With sustainability becoming increasingly important, natural wines are coming to the fore, and some are very good indeed
Unlike organic wines made without any addition of chemicals and using only organic material, or biodynamic wines where grapes are farmed sustainably with ‘inputs of production’ found on the farm, natural wines are made as ‘nature intended’. In other words, the human touch is kept to the minimum in the cultivation and creation of natural wines.
Grapes of natural wines may be grown on organic, biodynamic or sustainable vineyards. However, the goal is to produce wine that is untainted by human intervention so that the taste of terroir in the wines shines brightest. Stuart Olsen from Mudgee and Orange in New South Wales, Australia, is a former school teacher who now makes natural wine. “I believe in employing traditional, hands-off methods to achieve this more natural, softer, riper, fruit-driven style of wine,” he says.
“Lessons from the old, even ancient, ways of doing things mean I don’t try to bend nature; I let her do her thing. I rely on my instincts, what I see, hear and feel, and I don’t employ any more technology or machinery than is necessary. I treat the fruit differently every year according to the conditions given me, but my method is gentle and soft—like my wines.”
Indeed, speak with any natural wine producer and they eschew using commercial yeast strains, instead allowing yeasts in the environment to spontaneously ferment the grape juice. They use cement or clay amphorae for fermentation and storage, as new oak barrels tend to ‘over-spice’ and mask the wine’s taste. And if any substance is added at all, it will be a smidgen of sulphur to render the wine safe for transport. Certainly, wine manufacturing ‘correctives’ that change tannin structures, acidity levels and alcohol levels are never used as they are thought to stress and ‘alienate’ the wine. This approach ensures that the drinker finds in the bottle a wine in its purest form—as nature intended.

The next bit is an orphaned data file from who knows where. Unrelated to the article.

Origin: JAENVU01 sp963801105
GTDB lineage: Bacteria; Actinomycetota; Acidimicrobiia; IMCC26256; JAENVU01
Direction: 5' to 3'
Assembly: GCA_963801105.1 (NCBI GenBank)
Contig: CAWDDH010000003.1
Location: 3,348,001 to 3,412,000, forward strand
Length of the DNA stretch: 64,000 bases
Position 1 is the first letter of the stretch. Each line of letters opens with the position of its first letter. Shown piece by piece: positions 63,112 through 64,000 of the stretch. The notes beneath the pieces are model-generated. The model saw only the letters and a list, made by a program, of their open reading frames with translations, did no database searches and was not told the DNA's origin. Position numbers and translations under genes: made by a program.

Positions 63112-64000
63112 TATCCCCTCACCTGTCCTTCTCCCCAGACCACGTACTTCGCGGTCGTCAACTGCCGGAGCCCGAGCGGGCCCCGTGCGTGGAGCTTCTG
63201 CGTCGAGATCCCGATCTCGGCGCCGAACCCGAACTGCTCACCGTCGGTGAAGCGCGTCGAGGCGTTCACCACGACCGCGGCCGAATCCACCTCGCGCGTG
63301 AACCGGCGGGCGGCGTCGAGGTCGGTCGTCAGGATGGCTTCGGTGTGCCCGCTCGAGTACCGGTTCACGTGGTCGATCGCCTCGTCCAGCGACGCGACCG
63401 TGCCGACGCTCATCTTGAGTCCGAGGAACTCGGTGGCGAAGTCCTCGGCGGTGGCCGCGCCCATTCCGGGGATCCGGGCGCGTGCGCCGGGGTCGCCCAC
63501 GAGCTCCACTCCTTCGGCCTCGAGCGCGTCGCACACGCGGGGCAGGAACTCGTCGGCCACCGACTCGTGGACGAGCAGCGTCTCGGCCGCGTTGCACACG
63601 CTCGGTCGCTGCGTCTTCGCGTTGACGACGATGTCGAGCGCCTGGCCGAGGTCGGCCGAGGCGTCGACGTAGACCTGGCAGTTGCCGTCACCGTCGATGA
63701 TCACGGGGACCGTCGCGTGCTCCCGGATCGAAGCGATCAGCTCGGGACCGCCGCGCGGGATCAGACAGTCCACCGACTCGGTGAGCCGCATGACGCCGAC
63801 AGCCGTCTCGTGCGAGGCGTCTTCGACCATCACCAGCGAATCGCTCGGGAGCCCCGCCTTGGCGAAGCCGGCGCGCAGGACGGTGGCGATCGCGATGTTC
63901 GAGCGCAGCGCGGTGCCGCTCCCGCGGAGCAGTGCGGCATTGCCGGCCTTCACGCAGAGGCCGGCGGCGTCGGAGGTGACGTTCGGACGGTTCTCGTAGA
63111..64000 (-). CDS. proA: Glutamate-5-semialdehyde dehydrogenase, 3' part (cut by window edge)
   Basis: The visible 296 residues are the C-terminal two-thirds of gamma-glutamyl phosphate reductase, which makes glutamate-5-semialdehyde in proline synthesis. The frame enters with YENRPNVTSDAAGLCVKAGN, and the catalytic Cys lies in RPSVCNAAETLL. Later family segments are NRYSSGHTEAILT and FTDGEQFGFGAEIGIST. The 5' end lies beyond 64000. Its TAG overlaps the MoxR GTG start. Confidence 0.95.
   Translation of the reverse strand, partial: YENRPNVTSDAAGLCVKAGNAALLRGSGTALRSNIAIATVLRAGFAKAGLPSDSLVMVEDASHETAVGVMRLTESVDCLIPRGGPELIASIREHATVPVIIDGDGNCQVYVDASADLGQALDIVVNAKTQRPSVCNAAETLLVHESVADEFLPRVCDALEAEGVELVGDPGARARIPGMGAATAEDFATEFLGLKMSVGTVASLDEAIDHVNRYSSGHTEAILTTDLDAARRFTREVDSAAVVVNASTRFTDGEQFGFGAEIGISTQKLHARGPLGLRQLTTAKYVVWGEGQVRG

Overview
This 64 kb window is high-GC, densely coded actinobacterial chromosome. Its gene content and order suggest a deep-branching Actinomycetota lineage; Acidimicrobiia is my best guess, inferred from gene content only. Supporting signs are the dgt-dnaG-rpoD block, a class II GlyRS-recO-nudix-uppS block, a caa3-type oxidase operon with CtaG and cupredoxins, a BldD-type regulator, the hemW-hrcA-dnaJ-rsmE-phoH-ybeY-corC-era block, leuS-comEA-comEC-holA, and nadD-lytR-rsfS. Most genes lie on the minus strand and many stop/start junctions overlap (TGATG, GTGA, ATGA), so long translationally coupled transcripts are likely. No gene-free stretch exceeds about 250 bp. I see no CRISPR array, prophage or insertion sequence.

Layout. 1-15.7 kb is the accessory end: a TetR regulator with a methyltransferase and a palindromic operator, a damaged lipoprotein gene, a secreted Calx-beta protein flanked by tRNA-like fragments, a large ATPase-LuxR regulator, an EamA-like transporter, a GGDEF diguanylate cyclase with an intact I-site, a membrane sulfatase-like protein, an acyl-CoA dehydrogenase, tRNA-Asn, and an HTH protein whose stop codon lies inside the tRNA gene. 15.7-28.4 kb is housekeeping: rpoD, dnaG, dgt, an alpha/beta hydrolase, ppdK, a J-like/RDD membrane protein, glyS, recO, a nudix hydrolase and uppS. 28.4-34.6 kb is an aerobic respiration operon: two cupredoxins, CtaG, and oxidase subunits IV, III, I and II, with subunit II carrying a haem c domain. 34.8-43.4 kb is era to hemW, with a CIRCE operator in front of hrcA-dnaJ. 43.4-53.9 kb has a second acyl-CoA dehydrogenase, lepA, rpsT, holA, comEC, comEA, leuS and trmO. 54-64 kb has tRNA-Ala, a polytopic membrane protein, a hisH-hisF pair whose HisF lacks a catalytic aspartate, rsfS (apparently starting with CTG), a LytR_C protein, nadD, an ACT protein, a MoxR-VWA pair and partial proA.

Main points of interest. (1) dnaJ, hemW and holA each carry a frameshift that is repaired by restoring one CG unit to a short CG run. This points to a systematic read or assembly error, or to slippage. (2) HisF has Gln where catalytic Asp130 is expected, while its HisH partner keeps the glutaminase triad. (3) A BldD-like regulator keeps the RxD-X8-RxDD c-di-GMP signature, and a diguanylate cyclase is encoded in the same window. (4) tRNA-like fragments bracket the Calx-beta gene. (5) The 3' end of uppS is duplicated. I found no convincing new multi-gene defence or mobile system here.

The natural wine movement, which began in France, is gaining traction around the world amongst drinkers and producers. As with organic wines a scant decade ago, the quality ranges. One has to sift out the good and best versions, and they are often those made by producers who understand what makes a good wine. Not every natural wine made in the backyard of a farm is going to be delicious and tasting of the terroir. But just like excellent homemade yoghurt, the best natural wine could well come from an artisan producer.
The movement has even led to self-regulation, although producers haven’t yet decided who should take on the role of governing body. Just recently, in New York City, the RAW wine fair—which celebrates natural, organic and biodynamic fine wines—saw its organiser Isabelle Legeron, MW, reiterating its Charter of Quality that celebrates ‘living’ wines. To qualify as a RAW wine, all grapes have to be farmed organically or bio-dynamically and be harvested by hand. No yeasts may be added in primary fermentations, no blocking of malolactic fermentation, no additives should be added, no processing (cryo extraction, reverse osmosis, spinning cone, etc) and no sterile filtration. Any sulphur added must be less than 70mg per litre. Additionally, if the wine is suitable for vegans, it will be indicated. Of course RAW is just one of various societies scattered amongst the many wine producing countries, each with its own code.